However, it was still rarely used in-game, and only mildly useful in pre-game screen. Few if any plans and drawings scribbles on the loading screen map actually had anything to do with what happened in-game "on contact with the enemy", and after a few games, nobody even bothered much anymore, they just wished to get in-game faster (loading screen times were still an issue). In-game, it was mostly "see and cooperate" more than plan and such. Most random games were just push-push-kill fests, with little tactical significance after all. 


Of course, effective communication and efficient usage of the feature could be improved by community guides, more playing (the game is still in beta), and increased need for tactical team-awareness in end-game play. Unfortunately, there are some things which could not be improved as simply as that. For one, despite all its consumables and gimmicks, the game is still in itself greatly lacking in end-game depth, even less so than WoWs. And secondly, most importantly, there are some highly critical inherent flaws of the "F3 draw" feature as well.

For one, its actual usability. Drawing with a mouse is really tedious, and I doubt many people game with a pen-pad. This limits the fidelity of any drawn communication.

Secondly, and this applies for both in-game and loading-screen drawing, nobody really has the mindset to sit down and draw on the grass, when stuff is happening all around. They'll be more busy desperately panning the camera around to look for trouble and being aware of the situation, than focusing on your barely noticeable highlights. And rightly so, because knowing whether they are getting surrounded or not is infinitely more important than anything anyone else will have to express.

And thirdly, while these drawings could draw symbols and whatever else, its usage is still very vague and limited. This isn't about whether one is an artist or not, or a judgmental claim on their intelligence and mental capabilities of processing and creating symbols, it's that anything expressed is still too vague to be of significant meaning.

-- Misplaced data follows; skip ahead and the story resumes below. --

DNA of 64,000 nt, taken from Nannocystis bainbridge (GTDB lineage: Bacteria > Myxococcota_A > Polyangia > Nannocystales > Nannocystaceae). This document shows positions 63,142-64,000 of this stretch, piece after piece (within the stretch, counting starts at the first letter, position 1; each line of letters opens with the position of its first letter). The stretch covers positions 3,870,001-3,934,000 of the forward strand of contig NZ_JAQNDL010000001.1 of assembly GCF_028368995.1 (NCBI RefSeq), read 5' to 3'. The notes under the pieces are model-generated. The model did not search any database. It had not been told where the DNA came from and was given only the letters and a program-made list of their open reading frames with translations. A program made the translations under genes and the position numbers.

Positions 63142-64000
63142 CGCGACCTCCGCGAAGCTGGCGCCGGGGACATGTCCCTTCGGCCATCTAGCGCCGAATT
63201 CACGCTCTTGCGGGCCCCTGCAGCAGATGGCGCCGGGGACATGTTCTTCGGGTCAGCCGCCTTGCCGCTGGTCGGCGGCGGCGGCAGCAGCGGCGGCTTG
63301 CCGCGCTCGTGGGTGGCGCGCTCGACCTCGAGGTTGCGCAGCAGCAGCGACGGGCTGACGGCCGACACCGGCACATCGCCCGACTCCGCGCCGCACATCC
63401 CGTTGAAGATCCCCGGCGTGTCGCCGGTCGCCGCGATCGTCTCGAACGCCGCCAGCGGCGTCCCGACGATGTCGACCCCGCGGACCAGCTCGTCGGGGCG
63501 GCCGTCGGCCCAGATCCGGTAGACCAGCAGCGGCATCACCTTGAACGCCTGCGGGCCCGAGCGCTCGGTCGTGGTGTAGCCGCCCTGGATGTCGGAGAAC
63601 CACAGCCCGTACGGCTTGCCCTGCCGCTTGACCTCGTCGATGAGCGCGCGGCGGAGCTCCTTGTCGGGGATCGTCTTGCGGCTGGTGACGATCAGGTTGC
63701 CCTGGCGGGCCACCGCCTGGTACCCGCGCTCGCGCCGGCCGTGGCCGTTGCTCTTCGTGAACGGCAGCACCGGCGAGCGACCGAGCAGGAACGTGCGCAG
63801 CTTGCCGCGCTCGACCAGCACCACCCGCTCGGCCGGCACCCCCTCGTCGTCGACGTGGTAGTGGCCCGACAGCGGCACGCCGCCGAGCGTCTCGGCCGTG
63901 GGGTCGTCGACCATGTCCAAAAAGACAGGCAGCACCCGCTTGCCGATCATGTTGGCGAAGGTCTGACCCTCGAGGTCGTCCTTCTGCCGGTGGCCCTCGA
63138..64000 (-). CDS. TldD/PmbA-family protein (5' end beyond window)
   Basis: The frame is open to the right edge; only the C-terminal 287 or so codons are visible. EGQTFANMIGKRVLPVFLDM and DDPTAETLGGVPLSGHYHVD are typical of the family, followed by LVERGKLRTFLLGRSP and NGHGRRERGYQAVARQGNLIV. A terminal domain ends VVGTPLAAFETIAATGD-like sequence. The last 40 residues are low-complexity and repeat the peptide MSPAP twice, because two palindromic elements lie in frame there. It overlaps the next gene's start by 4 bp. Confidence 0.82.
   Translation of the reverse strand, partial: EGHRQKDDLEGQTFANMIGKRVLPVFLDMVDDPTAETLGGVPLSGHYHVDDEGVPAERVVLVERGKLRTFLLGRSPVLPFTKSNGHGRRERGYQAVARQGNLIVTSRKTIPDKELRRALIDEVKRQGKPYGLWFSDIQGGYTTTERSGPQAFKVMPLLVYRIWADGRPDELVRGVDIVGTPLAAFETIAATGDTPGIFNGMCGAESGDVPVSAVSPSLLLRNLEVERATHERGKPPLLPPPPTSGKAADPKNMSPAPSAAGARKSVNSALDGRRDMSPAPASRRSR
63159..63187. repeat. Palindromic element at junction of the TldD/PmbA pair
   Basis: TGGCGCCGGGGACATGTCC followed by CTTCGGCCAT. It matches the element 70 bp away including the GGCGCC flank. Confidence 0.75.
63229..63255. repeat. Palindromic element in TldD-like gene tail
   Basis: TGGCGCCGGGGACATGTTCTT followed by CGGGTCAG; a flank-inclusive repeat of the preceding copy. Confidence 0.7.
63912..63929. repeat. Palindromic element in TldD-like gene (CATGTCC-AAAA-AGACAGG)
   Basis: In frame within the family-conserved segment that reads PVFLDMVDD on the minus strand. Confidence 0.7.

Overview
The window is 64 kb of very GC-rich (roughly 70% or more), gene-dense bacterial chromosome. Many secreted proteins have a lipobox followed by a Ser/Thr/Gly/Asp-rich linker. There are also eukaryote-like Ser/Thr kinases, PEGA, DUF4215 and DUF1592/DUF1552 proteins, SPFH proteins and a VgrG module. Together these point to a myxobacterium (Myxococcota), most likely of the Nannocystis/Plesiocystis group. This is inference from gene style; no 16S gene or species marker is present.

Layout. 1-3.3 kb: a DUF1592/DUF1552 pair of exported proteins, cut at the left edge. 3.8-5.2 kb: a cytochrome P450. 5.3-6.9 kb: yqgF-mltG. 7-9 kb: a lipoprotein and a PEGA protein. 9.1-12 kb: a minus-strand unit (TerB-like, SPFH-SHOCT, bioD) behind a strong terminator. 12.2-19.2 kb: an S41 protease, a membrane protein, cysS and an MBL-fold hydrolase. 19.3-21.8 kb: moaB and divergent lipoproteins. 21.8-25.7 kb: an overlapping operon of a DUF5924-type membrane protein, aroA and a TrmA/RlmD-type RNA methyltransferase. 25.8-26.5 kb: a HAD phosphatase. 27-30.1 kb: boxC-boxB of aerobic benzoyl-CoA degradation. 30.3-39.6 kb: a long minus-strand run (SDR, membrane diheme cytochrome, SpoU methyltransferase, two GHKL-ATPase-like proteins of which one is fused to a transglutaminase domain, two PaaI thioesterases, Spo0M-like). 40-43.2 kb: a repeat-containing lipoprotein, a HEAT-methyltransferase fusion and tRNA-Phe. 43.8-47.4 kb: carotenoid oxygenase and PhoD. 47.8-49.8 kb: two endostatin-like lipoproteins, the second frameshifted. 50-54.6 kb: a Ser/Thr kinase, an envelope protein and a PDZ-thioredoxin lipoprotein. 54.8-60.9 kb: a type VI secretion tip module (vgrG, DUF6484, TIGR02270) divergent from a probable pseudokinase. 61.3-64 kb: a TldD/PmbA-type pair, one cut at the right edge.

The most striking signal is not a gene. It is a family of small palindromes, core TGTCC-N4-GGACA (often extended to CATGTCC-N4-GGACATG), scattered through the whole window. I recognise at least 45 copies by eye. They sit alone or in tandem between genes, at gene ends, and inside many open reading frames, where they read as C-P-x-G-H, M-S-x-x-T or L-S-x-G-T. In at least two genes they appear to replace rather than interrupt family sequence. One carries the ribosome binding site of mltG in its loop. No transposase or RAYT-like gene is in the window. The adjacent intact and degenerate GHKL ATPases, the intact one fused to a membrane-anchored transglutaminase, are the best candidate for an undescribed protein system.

And this "significant meaning" is what is so important, yet hard to define (at least for me).


What is "significant" in in-game communication?

"gg" "Thank you" "Good luck" and flashy emotes?

"Urgent danger" "Enemy has this tactical weakness brief window now" "Imminent approach of ... respond immediately" and other opportunity or urgency?

"fall back briefly to buy ... to use at ..." "seal off entrances d, e, g, and camp path b" and strategic plans?

"I wish to discreetly scout cover me" "going to try to harass from range" "going to push" and other things on intent?

What about emotional? Expressive? Or a combined and complex message with many conditionals and super-positioned variables? 

In actual information encoding, they have to even prepare to have parts of the message lost, miscoded, or even intercepted, yet still reliably transmit precise intent and purpose. In short, typing still wins all.

But wait, you say, there are some things typing cannot express as concisely and simply as drawing on the map could. Yes, that's true, and perfect, because now we understand what can and should be expressed by a feature like "F3 draw highlights", and what it can not. There are things no amount of pings, charts, and analysis can express even if players could encode all their interpretation of a tactical situation perfectly, and that's projection of the future base on conjecture of the past and present. Human intent. Not just reaction, or even preference and choice, but inherent character, emotion, expectations. Inherent character, more like personality, which will not change, or even be a choice ... it simply is.

I once told my clan (they probably didn't need me to tell them but I certainly did) what they'd want to achieve through all their clan war trainings, is not just know which ship each one is comfortable playing, but how they prefer to play it, how they'd feel  while playing in any given circumstance, thus would likely prefer to and actually react to that circumstance, so that in any given scenario, how each and every one would not just likely react, but also feel while reacting to it, will be known. And as close-knit as cooperation as can be. Or something like that. Exactly how close it was to real-life sports behavioural analysis I am unsure, but in the end it was all unnecessary, given what depth and skill emphasis the game was built for. A game for machines, not humans ... as I always say.